October 12-14, 2018 | 16.0 Continuing Education Credits or NBCC Clock Hours Available Learning Objectives After completing this workshop, attendees will be able to: 1.Describe how abuse and neglect in childhood can affect attachment relationships. 2.Describe how attachment relationships shape patterns of thinking, feeling and behaving 3.Identify a person's attachment style and why it developed that way. 4.Describe how a person's attachment style affects his/her adult relationships. 5.Demonstrate how to practice mindfulness in formal meditation and in daily activities. 6.Demonstrate a more compassionate connection with the body. 7.Describe what attachment security feels like in the body. 8.Demonstrate how to help others approach negative attachment-related thoughts with less judgment/greater compassion. 9.Demonstrate how to help others regulate and manage difficult emotions that arise from earlier attachment experiences. 10.Demonstrate how to help others experience oneself with less judgment and more compassion. 11.Demonstrate how to help others experience greater loving kindness for themselves and others. 12.Demonstrate how to help others integrate mindfulness and self-compassion practices into daily life. This workshop for professionals is a 3-day intensive for individuals who want to further their own healing and for those who assist others in the healing journey. This workshop acknowledges that many people have encountered difficult situations as children and as adults: trauma, abuse, neglect, break-ups, betrayal, disappointment, failures, illness, loss, and grief. Yet, humans are resilient creatures - they generally find ways to survive. However, surviving isn’t the same as thriving! Indeed, many times the very adaptations that helped people to survive get in the way of really living life wholeheartedly. For example, addictive behaviors may have numbed the pain at one time, but now the addiction has become a ball-and-chain. Perfectionism and people-pleasing once helped to avoid disapproval, but now a true sense of self is crumbling under the weight of others’ expectations. Avoidance and anger may have been employed to keep potentially unsafe people at a distance, but now these individuals are drowning in their loneliness. In other words, the methods that were used to get through difficult times in the past can keep people stuck - disconnected from the beauty of their present-moment life. Frequently, these self-limiting patterns of thinking, feeling, and behaving are most apparent, and most problematic, in close relationships. Utilizing attachment theory as a guide, workshop participants can discover how these patterns were set-up in relationships with family and romantic partners. Gaining clarity about patterns of attachment avoidance (i.e., love avoidance) and attachment preoccupation (i.e., love addiction) empowers participants to let go of old survival mechanisms that are no longer serving their purpose and establish healthier ways of relating to themselves and others. While it is true that people can’t change the past, they can change their perception of it and their relationship to it… and that can change everything! The Mind & Heart workshop is designed to help in this process of growth and genuine change. Mindfulness, a contemplative practice and state of being that allows individuals to be more in-tune with their present-moment life, can facilitate increased awareness of unique survival patterns that are now limiting growth. Coupling mindfulness with greater compassion and acceptance for self and others can enable participants to take meaningful and sustainable steps towards lasting change. Mindfulness (Mind) and compassion (Heart) are powerful tools for transforming the pain of the past by learning to wholeheartedly accept oneself, just as one is, in the present moment. Psychiatrist, researcher, teacher, and workshop designer, Jon Caldwell, DO, PhD, will personally facilitate the workshop. The Mind & Heart workshop is a scientifically researched intervention that entails a mixture of highly informative material and experiential exercises using mindfulness and compassion. Because these ancient practices will be applied in unique ways to heal past wounds, people of various skill levels with mindfulness can benefit from the workshop. Also, the practice of mindfulness and compassion does not need to interfere with workshop participants’ spiritual beliefs, but can serve to deepen existing belief systems. All that is needed is a curious mind, a willing heart, and an intention to heal!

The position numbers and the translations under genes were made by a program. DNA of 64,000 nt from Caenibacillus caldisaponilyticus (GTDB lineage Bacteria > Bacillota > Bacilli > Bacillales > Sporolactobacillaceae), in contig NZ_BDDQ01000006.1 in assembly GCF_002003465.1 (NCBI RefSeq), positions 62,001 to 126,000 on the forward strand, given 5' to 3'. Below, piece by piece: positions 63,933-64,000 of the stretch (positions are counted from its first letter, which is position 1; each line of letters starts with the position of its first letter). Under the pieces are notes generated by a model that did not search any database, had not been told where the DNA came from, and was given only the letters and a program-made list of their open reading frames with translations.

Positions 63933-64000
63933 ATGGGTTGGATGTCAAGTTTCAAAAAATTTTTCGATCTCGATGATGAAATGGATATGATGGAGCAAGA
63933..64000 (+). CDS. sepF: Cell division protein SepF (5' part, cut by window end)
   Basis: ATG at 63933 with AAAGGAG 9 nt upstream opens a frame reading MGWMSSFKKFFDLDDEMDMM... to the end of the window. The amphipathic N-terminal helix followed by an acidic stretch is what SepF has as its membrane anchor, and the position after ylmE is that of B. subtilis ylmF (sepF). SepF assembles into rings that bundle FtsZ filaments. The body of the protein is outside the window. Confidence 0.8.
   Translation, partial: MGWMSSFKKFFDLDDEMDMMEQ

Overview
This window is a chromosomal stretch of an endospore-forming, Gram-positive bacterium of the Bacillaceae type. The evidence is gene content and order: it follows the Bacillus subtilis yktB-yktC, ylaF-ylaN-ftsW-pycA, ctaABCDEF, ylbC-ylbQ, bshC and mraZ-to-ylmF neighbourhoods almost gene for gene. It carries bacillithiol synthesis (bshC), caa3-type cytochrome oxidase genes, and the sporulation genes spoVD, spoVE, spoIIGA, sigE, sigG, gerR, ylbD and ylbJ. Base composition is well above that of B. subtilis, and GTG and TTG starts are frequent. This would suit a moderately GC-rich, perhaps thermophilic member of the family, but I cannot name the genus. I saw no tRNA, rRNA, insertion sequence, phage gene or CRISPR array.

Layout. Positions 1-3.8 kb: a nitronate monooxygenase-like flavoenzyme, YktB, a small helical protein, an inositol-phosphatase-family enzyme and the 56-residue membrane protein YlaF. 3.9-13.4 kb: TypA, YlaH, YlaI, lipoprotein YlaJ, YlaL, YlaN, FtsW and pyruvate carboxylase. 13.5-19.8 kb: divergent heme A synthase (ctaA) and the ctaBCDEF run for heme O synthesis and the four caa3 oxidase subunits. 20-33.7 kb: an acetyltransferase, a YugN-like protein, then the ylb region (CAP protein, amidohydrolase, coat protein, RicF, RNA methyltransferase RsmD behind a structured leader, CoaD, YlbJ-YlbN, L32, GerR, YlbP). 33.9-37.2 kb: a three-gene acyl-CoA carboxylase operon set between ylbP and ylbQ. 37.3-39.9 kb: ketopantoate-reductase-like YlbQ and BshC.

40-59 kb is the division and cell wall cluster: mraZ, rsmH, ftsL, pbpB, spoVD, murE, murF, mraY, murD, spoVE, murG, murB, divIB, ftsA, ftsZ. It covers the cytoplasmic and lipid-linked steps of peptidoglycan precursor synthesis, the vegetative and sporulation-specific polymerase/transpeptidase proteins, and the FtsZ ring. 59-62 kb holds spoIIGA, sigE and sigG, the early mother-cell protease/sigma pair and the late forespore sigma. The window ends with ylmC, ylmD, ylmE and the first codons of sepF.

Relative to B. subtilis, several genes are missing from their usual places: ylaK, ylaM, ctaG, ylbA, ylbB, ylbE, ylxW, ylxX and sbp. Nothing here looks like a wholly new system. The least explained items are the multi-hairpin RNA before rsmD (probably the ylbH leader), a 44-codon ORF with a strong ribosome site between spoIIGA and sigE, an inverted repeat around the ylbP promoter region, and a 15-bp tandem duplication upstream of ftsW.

About the Facilitator Jon G. Caldwell, DO, PhD, is a board certified psychiatrist who specializes in the treatment of adults who have experienced relational trauma and addictive behaviors. He is the Medical Director of Meadows Behavioral Health and Assistant Professor of Psychiatry at the University of Arizona. His theoretical perspectives are heavily influenced by his PhD training at the University of California at Davis, where he began researching how early childhood maltreatment and insecure attachment relationships affect cognitive, emotional and social functioning. His clinical approach has become increasingly flavored by contemplative psychology and by the practice of mindfulness and self-compassion. Dr. Caldwell has published a number of articles on child maltreatment, attachment theory, emotion regulation and mindfulness and he is a noted international speaker and trainer on these and other topics. Schedule Friday 1:00 – 5:00 p.m.: Session (with two 15-minute breaks) 5:00 p.m.: Dinner Continuing Education 16.0 Continuing Education Credits or 16.0 NBCC Clock Hours available -The Meadows is an NBCC-Approved Education Provider (ACEP) and may offer NBCC-approved clock hours for events that meet NBCC requirements. The ACEP solely is responsible for all aspects of the program. Provider #5687. -This course has been approved by The Meadows, as a NAADAC Approved Education Provider, for 16.0 CE. NAADAC Provider #62791, The Meadows is responsible for all aspects of their programming. Course addresses Counseling Services from NAADAC Counselor Skill Group. -The Meadows is approved by the American Psychological Association to sponsor continuing education for psychologists. The Meadows maintains responsibility for this program and its content. Course meets criteria for 16.0 hours of continuing education credit hours for psychologists. Saturday 7:00 – 8:30 a.m.: Breakfast 8:30 a.m. – 12:00 p.m.: Session (with two 15-minute breaks) 12:00 – 1:00 p.m.: Lunch 1:00 – 5:00 p.m.: Session (with two 15-minute breaks) 5:00 – 6:00 p.m.: Dinner 6:00 – 8:30 p.m.: Session Sunday 7:00 – 8:30 a.m.: Breakfast 8:30 a.m. – 12:30 p.m.: Session (with two 15-minute breaks) Location Rio Retreat Center at The Meadows 1245 Jack Burden Road, Wickenburg, AZ 85390 Lodging and Transportation Lodging at the Rio Retreat Bunkhouse is included in the cost for Friday and Saturday nights, and is purposely free of the distractions that often accompany hotel lodging. Rooms are simply appointed and are shared occupancy (two guests per room); guests will be placed with a roommate who is also attending the training. Transportation will be available from and back to the Phoenix Airport, and details will be sent with your confirmation email upon completion of the registration process. Cost Cost is $1,500 a person, all inclusive of two meals Friday, three meals Saturday, one meal Sunday, lodging at Rio Retreat Bunkhouse, and ground transportation from and back to the Phoenix Airport. Cancelation Policy We rely on accurate attendance count to make important ar- rangements for this training. If a cancellation occurs 14 or more days prior to the start of the training, a full refund, less a $200 administrative fee, will be issued. Cancellations less than 14 days before the beginning date of the training are non- refundable. If you have to cancel your attendance, please contact our Intake Department at 800-244-4949 as soon as possible. TO REGISTER, CALL THE MEADOWS AT 800-244-4949